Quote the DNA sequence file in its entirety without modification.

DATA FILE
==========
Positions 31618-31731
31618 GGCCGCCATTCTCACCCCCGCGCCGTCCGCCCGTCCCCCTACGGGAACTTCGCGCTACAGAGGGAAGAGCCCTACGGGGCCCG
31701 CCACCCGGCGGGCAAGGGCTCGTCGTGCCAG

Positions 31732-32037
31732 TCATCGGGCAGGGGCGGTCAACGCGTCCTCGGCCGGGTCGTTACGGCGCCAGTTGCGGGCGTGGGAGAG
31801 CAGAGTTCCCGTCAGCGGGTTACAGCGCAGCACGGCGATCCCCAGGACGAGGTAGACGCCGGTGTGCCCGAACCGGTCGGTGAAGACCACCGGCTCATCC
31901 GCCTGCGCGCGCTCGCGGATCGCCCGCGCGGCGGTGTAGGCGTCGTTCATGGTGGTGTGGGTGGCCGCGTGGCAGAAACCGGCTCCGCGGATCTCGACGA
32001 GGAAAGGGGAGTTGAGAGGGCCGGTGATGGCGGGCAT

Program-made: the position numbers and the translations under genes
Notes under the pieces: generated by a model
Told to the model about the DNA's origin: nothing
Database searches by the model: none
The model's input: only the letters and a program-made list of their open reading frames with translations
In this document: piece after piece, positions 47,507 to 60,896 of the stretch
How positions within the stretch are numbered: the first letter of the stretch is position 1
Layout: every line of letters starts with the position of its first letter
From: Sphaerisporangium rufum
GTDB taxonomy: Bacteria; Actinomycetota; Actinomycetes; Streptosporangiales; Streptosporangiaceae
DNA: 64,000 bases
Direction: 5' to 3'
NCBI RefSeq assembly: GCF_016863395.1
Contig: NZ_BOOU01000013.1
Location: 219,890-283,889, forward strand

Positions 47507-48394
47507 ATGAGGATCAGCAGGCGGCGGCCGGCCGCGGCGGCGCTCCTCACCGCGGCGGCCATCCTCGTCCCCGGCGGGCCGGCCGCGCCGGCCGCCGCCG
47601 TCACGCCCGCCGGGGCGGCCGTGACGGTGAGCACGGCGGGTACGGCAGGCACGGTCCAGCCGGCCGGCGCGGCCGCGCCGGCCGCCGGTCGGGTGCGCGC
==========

Positions 31618-31731
31618 GGCCGCCATTCTCACCCCCGCGCCGTCCGCCCGTCCCCCTACGGGAACTTCGCGCTACAGAGGGAAGAGCCCTACGGGGCCCG
31701 CCACCCGGCGGGCAAGGGCTCGTCGTGCCAG

Positions 31732-32037
31732 TCATCGGGCAGGGGCGGTCAACGCGTCCTCGGCCGGGTCGTTACGGCGCCAGTTGCGGGCGTGGGAGAG
31801 CAGAGTTCCCGTCAGCGGGTTACAGCGCAGCACGGCGATCCCCAGGACGAGGTAGACGCCGGTGTGCCCGAACCGGTCGGTGAAGACCACCGGCTCATCC
31901 GCCTGCGCGCGCTCGCGGATCGCCCGCGCGGCGGTGTAGGCGTCGTTCATGGTGGTGTGGGTGGCCGCGTGGCAGAAACCGGCTCCGCGGATCTCGACGA
32001 GGAAAGGGGAGTTGAGAGGGCCGGTGATGGCGGGCAT

Program-made: the position numbers and the translations under genes
Notes under the pieces: generated by a model
Told to the model about the DNA's origin: nothing
Database searches by the model: none
The model's input: only the letters and a program-made list of their open reading frames with translations
In this document: piece after piece, positions 47,507 to 60,896 of the stretch
How positions within the stretch are numbered: the first letter of the stretch is position 1
Layout: every line of letters starts with the position of its first letter
From: Sphaerisporangium rufum
GTDB taxonomy: Bacteria; Actinomycetota; Actinomycetes; Streptosporangiales; Streptosporangiaceae
DNA: 64,000 bases
Direction: 5' to 3'
NCBI RefSeq assembly: GCF_016863395.1
Contig: NZ_BOOU01000013.1
Location: 219,890-283,889, forward strand

Positions 47507-48394
47507 ATGAGGATCAGCAGGCGGCGGCCGGCCGCGGCGGCGCTCCTCACCGCGGCGGCCATCCTCGTCCCCGGCGGGCCGGCCGCGCCGGCCGCCGCCG
47601 TCACGCCCGCCGGGGCGGCCGTGACGGTGAGCACGGCGGGTACGGCAGGCACGGTCCAGCCGGCCGGCGCGGCCGCGCCGGCCGCCGGTCGGGTGCGCGC